Five Tips to Help Freelance Writers Stress Story Value in Pitches

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Resumes and pitch letters have a lot in common. For freelance writers, a well-written pitch letter with a solid story idea yields a writing assignment. And a tight and terse resume that successfully sells a job candidate results in a job interview. The critical common ingredient in both successful pitch letters and resumes is value – the power-packed word that means importance, usefulness, relevance and significance.

Resumes and pitch letters that fail to communicate value within seconds are trashed.

Successful freelance writers who consistently score writing jobs have learned how to persuasively stress the value of the content they’re trying to sell in their pitch letters. Embellished with carefully chosen sentences, practically every phrase drives home the value of the story the writer proposes.

Here are five tips that can help you focus on and stress value in every pitch letter you write:

1. Understand market. Heading the list is knowledge of the market’s demographics.  Before you can think about writing a pitch letter, find  the answers to these questions: Who are the readers (age, sex,  education), and what kind of information do they want? Rather than skim a couple of articles,  read several so that you have a strong feeling for content.  Get a sense of the publication’s editorial mission and philosophy.   If it’s an online magazine or newsletter, the “About” page ought to explain it.  Many mission statements also provide information about  the publication’s readers.

2. Topic relevance. Will the subject immediately draw readers?  Once the market niche is understood,  search for stories that are specific – I stress specific — to this market.  If you find yourself justifying a story’s relevance, abort and find another story. There should be no doubt about a topic’s relevance.  Check to see if topic was covered before.  If it’s a popular topic, there’s a good chance that it was already written about.  But that doesn’t mean your story isn’t viable. The topic could have been covered two years ago; or it may be so broad or complex, there are several angles, all of which are important.  Along with making a strong case for your story, you’ll also score points with your editor. He or she will appreciate the fact that you did your homework.  And if the topic was covered, you’ve positioned the story so that it’s fresh and new.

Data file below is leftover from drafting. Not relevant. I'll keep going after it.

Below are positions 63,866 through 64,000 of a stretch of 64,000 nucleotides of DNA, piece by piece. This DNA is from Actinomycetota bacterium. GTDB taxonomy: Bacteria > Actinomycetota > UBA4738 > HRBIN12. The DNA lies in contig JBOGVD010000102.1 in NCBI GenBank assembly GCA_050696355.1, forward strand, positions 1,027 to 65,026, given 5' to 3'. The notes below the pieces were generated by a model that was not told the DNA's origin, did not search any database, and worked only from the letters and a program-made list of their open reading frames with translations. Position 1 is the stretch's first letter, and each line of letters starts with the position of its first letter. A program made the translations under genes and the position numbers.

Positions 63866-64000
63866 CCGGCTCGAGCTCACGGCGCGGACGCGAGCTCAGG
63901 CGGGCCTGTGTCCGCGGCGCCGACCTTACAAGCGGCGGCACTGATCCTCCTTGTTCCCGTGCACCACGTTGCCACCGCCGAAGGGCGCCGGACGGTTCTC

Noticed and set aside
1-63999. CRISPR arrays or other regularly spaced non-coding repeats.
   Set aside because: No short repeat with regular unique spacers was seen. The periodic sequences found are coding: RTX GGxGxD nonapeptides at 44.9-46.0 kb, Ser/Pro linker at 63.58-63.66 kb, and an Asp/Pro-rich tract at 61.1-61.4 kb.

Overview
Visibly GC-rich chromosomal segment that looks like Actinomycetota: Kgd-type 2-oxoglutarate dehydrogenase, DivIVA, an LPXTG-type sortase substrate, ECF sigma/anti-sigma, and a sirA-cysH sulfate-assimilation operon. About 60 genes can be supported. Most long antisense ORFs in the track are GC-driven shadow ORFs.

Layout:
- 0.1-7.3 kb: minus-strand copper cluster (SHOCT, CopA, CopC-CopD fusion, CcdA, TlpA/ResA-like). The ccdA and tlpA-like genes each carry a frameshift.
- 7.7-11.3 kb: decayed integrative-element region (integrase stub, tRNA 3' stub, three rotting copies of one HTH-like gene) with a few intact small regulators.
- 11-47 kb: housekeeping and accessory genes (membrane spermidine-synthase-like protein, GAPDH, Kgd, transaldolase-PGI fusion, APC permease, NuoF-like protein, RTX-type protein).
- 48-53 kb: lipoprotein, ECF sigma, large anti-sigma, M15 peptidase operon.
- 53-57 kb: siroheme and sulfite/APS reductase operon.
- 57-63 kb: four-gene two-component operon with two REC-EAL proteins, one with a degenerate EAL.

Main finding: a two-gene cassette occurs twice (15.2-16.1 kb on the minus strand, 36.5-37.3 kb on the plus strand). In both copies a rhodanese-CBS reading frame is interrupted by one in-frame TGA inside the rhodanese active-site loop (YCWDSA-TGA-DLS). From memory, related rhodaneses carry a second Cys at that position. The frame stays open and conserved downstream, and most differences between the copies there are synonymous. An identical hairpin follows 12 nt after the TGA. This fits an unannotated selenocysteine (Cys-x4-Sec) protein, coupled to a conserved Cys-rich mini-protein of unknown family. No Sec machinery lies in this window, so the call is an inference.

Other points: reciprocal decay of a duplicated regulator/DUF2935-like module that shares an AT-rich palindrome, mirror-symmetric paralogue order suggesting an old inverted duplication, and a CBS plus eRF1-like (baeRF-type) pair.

3. Timeliness. The more timely and relevant the subject matter the better. What with readers’ bombarded with information from countless vehicles,  information must be fresh and offer new insights.   The timeliness of a story can’t be stressed enough, especially if there are several competing publications in the market.  The Internet explosion has created content wars, and virtually every editor is hungry for timely stories.  When I edited newspapers and online news sites, my best writers understood the impact of timely stories.  My freelancers knew that breaking news stories were the best and fastest ways to win immediate points.
4. Benefit. In some way, readers ought to benefit from the information the writer is imparting.  Regardless of the market, story pitches must spotlight the story’s importance for readers.  In how-to, DIY, and self-help publications, online or print, the benefit for readers is particularly important.

5. Advice. Great information is valuable by itself. But the topper is leaving readers with a takeaway – helpful, easy-to-implement advice or tips they can use or adapt.  The advice section, which usually falls at the end of a story, is vitally important because it not only summarizes and ties the story together, but it also tells readers  how to apply  the information and where to learn more.

BONUS: A powerful working head